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Dr. Michael Weisenburg Promoted to Director of the Irvin Department

Dr. Michael Weisenburg has been promoted to Director of the Irvin Department of Rare Books and Special Collections at University of South Carolina Libraries.

Weisenburg joined the Irvin Department in 2013 as a summer employee working on the digitization of the Osman Collection of Braun Hogenberg maps. He has served in progressively responsible positions since then, becoming the department’s temporary instruction librarian in 2015, then its Reference and Instruction Librarian and, in 2019, its Associate Director. Originally from Buffalo, he received a Bachelor of Arts degree from Stony Brook University in 2006 before receiving his Master of Arts in English Literature from The College at Brockport: SUNY in 2009. He received his Ph.D. in Literature from the University of South Carolina in 2017.

His broad-based research interests and extensive teaching experience make Weisenburg an ideal fit for the role, says Associate Dean for Special Collections Elizabeth Sudduth: “While many people remember Michael as a Ph.D. student, working as Dr. Joel Myerson’s research assistant, taking courses, and teaching in USC’s Department of English Language and Literature, few people realize the breadth of his background and interest in the sciences and natural history.  He is a polymath, and his background makes him the perfect steward for our collections.  In addition, he is an exceptionally talented teacher and relates well to undergraduate and graduate students, faculty, and members of the community.” 

Not only does Weisenburg place great importance on community engagement, but he is also a strong advocate for students being hands-on in the archive. “It is more fulfilling for me and engaging for the students to get to use these materials firsthand,” he says. One of his main objectives as Director is to further develop the department's robust interactions with students. “Finding ways for students to connect their interests with the collections is a great way to present these research methods to them, while also keeping them engaged,” he says.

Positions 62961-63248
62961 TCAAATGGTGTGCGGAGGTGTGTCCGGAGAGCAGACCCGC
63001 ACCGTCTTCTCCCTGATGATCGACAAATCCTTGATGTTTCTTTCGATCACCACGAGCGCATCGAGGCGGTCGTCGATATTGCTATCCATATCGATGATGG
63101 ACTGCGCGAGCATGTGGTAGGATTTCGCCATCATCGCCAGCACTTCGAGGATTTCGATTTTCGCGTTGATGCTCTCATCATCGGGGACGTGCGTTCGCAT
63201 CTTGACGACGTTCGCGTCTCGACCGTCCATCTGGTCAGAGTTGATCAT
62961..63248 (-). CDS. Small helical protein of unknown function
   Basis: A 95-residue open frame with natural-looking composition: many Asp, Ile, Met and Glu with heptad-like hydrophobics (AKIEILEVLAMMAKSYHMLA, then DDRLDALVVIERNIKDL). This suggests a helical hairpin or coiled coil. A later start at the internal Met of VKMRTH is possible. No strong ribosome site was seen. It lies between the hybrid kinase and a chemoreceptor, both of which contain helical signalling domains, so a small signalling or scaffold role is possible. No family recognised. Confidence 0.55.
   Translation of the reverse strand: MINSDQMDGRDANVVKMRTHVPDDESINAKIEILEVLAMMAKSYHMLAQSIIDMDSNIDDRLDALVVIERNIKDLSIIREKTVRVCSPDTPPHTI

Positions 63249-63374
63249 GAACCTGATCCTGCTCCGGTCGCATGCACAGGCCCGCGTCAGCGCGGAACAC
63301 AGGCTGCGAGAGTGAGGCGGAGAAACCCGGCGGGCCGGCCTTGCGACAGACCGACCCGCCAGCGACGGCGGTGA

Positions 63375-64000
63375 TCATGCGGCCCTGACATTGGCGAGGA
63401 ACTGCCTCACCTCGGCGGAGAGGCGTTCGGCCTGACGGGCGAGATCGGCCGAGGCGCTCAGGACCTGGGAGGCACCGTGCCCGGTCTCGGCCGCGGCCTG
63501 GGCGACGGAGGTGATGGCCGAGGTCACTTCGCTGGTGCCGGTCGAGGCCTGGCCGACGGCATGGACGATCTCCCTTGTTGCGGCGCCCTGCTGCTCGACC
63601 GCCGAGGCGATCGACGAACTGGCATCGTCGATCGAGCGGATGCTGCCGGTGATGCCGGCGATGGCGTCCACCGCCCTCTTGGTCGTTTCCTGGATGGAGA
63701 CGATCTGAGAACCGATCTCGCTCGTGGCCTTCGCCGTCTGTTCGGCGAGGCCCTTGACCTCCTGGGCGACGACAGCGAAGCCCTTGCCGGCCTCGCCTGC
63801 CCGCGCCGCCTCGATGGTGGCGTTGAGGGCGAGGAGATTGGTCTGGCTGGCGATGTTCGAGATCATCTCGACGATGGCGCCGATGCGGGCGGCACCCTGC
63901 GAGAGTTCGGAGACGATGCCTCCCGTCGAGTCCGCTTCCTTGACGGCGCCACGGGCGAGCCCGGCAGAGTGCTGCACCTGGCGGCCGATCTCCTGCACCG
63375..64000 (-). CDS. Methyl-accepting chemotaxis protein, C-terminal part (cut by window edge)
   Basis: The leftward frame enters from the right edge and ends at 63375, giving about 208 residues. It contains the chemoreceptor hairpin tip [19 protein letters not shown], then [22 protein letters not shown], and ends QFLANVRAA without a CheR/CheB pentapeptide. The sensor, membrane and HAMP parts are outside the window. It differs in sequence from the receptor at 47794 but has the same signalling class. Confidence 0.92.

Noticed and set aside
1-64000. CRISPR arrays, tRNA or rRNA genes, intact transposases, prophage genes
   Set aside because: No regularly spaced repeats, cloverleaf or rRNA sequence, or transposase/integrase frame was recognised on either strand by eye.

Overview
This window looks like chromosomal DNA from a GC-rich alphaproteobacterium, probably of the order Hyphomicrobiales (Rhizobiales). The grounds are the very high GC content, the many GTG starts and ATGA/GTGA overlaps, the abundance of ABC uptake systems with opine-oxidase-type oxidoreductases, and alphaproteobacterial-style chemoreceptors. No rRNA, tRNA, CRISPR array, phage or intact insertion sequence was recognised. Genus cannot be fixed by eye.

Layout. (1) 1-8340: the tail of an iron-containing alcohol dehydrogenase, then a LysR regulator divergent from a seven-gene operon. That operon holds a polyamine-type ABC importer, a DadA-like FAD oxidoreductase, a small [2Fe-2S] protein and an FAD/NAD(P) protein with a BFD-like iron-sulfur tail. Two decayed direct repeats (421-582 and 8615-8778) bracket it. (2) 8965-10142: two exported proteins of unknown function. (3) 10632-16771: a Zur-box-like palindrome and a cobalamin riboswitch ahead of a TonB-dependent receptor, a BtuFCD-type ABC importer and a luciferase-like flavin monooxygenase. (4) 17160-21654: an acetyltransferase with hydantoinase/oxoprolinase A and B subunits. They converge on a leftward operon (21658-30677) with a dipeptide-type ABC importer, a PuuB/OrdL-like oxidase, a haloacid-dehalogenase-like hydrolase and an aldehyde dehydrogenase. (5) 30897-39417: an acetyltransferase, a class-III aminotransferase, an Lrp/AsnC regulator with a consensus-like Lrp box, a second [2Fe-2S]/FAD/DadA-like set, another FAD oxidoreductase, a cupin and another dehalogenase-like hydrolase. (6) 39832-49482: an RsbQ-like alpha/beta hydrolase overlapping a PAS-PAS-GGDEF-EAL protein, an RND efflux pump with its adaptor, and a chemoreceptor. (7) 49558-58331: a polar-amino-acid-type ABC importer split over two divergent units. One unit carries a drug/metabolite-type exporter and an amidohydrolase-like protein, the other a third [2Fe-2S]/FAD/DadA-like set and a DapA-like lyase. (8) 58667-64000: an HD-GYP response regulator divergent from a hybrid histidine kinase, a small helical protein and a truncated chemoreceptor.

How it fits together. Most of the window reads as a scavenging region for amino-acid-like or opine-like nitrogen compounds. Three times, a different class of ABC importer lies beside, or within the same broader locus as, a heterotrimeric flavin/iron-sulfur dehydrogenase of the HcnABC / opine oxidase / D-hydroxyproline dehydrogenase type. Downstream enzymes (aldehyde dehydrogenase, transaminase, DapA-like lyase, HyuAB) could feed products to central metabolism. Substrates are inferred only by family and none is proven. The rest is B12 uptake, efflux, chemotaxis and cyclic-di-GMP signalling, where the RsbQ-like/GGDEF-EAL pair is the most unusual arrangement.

If a student isn’t so much interested in eighteenth century manuscripts as they are the first appearance of Luke Cage in Marvel Comics, or the famous etchings of Piranesi, they can find a relevant item in the Irvin Department, and a treasure trove of relevant information in Weisenburg. You don’t need to be a student or faculty member to experience the depth and breadth of what the Irvin Department has to offer, according to Weisenburg. “You don’t need a guided tour to experience Rare Books,” Weisenburg says. It’s easy to spend time wandering through the rotating exhibits in the Ernest F. Hollings Special Collections Library, where the Irvin Department calls home.

Above all, Weisenburg is mindful of the Irvin Department’s capacity to give the people of South Carolina a chance to see rare historic materials they never would have before. “When will they ever be able to hold a medieval manuscript, or the first appearance of Spider-Man again,” he says. “When people hear ‘rare books,’ they think of old tomes, or manuscripts. But we are that and so much more.”

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